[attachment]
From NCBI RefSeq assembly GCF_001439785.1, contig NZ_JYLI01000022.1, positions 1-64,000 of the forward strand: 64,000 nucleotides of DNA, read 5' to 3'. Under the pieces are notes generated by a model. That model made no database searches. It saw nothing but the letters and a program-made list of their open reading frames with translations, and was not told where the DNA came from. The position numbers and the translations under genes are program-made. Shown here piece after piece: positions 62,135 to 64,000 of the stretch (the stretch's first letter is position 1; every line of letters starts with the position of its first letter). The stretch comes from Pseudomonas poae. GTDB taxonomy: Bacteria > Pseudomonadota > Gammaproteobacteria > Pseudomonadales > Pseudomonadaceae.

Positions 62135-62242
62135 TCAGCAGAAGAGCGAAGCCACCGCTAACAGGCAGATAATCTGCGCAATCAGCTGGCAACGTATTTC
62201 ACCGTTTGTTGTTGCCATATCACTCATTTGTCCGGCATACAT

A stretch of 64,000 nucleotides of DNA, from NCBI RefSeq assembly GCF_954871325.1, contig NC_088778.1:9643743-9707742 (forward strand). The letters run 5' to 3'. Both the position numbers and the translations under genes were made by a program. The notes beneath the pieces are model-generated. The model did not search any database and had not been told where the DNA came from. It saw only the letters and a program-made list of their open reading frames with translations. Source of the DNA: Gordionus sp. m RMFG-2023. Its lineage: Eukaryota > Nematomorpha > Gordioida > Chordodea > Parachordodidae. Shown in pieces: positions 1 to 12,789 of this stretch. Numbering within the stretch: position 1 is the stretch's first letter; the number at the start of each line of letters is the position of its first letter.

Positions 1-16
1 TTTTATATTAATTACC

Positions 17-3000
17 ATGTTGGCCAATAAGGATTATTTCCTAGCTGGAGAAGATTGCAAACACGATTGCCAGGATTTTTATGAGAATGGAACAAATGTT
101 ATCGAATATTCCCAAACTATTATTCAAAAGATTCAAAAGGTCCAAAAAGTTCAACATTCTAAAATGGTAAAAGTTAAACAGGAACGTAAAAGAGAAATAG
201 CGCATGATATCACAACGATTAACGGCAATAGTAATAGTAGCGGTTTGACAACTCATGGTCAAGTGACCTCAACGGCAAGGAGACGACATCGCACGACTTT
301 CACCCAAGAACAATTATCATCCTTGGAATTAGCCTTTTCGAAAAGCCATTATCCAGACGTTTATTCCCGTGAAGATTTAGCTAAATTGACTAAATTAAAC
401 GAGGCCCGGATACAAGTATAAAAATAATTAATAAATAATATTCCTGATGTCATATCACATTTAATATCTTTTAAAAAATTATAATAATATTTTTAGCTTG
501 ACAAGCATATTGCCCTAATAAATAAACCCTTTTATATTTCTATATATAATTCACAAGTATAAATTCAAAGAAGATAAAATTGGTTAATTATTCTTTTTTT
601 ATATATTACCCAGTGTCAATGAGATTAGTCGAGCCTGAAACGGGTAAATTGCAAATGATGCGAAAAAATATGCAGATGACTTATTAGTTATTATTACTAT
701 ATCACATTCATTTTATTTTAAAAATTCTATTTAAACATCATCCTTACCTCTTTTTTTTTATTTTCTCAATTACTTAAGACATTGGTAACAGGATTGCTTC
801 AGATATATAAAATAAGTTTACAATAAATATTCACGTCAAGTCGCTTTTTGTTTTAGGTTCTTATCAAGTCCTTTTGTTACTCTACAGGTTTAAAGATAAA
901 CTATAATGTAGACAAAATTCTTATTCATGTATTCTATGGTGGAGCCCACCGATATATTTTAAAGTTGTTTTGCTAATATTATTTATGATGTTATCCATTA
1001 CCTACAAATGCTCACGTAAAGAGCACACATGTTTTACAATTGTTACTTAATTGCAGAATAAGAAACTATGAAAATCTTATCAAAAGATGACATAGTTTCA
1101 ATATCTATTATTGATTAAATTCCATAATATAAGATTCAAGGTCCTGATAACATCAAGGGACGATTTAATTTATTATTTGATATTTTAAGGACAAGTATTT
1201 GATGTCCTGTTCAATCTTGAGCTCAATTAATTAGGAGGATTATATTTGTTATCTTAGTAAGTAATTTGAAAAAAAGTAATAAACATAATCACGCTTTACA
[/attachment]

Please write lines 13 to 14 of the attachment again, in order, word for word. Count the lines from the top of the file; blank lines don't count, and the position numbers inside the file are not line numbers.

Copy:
401 GAGGCCCGGATACAAGTATAAAAATAATTAATAAATAATATTCCTGATGTCATATCACATTTAATATCTTTTAAAAAATTATAATAATATTTTTAGCTTG
501 ACAAGCATATTGCCCTAATAAATAAACCCTTTTATATTTCTATATATAATTCACAAGTATAAATTCAAAGAAGATAAAATTGGTTAATTATTCTTTTTTT